• It is inferred that OIM is able to provision to cloud and SIM was not and that was a reason why Oracle chose to go with OIM. That is a misleading statement as SIM was able to provision to cloud applications as well. SIM also supported SPML (not a big fan, myself) and SCIM for provisioning to other identity platforms and cloud based applications.

The main reasons that Oracle chose to go with OIM versus SIM was simply the deeper integration with Oracle products and their not wanting to alter the Oracle IDM roadmap. I was on the early calls with Oracle when they announced which products they would keep and which products they were getting rid of.  During those calls, they had their “politically correct” reasons as well as the “real” reasons and it always came back to these two.

There was only one place where I saw Oracle forced into altering their position and they had to update their roadmap; this was with the SDSEE product.  Oracle made it very clear that the only product they wanted in Sun’s identity product line was Sun Role Manager (which later became Oracle Identity Analytics).  In fact, only a couple weeks after the purchase was made, Oracle had already set an end of life date for all identity products including SDSEE.  What Oracle hadn’t counted on was how well entrenched that product was across Sun’s major customers (including the US Government and major Telcos).  It wasn’t until the outcry from their customers was raised that Oracle “decided” to continue product development.

Purely from a technology perspective, if you are a company that has deployed a wide array of Oracle products, then it made sense to go with OIM due to the deeper integration with Oracle products, but not so much if you are a heterogenous company. In such cases, I have found other products to be more flexible than OIM and provide a much quicker deployment times at much lower costs.

Configuring OpenIDM Password Reset

June 1, 2015 Leave a comment

 

ForgeRock OpenIDM is a powerful account management and data synchronization tool that provides many robust features out of the box.  Some of these features must be enabled, however, before they can be used.  Once such feature allows a user to reset their password in the OpenIDM Web UI by responding to challenge questions.

The OpenIDM Web UI provides an out of the box experience for resetting an OpenIDM user’s password based on a user’s response to challenge questions. This functionality is disabled by default and must be enabled in the ui-configuration.json file before attempting to perform this operation in the WebUI.

The following instructions describe how to enable this functionality and test the password reset flow and have been tested with OpenIDM version 3.1.0.

 

Configure Password Reset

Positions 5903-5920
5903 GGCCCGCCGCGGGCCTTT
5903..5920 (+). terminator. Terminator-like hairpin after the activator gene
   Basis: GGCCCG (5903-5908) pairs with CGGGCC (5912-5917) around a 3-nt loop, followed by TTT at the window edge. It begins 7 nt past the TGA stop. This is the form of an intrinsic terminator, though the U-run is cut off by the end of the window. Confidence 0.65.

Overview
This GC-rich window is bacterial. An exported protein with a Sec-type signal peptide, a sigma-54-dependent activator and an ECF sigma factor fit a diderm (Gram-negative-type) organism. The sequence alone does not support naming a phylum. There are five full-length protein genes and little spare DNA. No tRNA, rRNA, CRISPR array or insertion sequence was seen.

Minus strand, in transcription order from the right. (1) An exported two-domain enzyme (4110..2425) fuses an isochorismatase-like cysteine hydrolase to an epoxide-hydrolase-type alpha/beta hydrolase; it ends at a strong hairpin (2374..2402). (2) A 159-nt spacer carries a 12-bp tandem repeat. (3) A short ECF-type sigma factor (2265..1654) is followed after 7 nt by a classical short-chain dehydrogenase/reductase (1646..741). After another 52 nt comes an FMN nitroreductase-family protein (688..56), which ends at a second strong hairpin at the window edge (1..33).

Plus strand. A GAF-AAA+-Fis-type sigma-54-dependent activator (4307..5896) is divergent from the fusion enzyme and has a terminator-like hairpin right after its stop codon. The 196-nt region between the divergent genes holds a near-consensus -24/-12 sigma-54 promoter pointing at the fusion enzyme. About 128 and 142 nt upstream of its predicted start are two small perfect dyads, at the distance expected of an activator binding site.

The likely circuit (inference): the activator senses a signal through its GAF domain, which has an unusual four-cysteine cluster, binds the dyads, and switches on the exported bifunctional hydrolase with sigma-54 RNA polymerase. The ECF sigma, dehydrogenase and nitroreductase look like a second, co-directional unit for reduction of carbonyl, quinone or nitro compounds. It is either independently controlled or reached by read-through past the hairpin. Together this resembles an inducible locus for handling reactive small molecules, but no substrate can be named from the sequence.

1.  In a terminal window, change to the OpenIDM configuration folder

 

$ cd openidm/conf

 

2.  Edit the ui-configuration.json file

 

3.  Modify the value of the “securityQuestions” attribute from “false” to “true” as follows:

 

{
 "configuration" : {
 "selfRegistration" : false,
 "securityQuestions" : true,
 "siteIdentification" : false,
 "lang" : "en",

 

4.  (OPTIONAL)  The minimum length for responses to security questions is 16 characters.  This is defined by the securityAnswer policy in the openidm/conf/policy.json file.  You can modify the minimum number of characters associated with this policy by editing the minLength parameter in the minimum-length policyID as follows:

 

"name" : "securityAnswer",
 "policies" : [
    {
              "policyId" : "required-if-configured",
              "params" : {
                     "configBase" : "ui/configuration",
                     "baseKey" : "configuration.securityQuestions",
                    "exceptRoles" : [
                             "system",
                             "openidm-admin"
                    ]
             }
 },
 {
              "policyId" : "minimum-length",
              "params" : {
                      "minLength" : 4
               }
 },

 

Note:  Modifications to files in the conf folder are hot swappable; this means that your changes are now in effect without the need to restart OpenIDM.  Assuming you have not made any errors in configuring either of these two files (you can confirm by looking for errors in the openidm/logs/openidm0.log.0 file), then you have now enabled password reset for the WebUI.  Before this feature can be used, however, a user must first enter responses to challenge questions.

 

Enter Responses to Challenge Questions

 

4.  Go to OpenIDM user interface (http://openidm.example.com:8080/openidmui/index.html#login/). You will now see a “Reset your password” link available in the login form.

 

PasswordResetLink

 

5.  Log in as an existing user (i.e. bill.nelson@example.com).

 

6.  Select the “Change Security Data” link.

 

7.  Enter your current password in the form provided and select the “Continue” button.

 

EnterPassword

 

8.  Enter and confirm your password in the fields provided.

 

9.  Select a security question and provide an answer in the space provided.

 

SecurityQuestions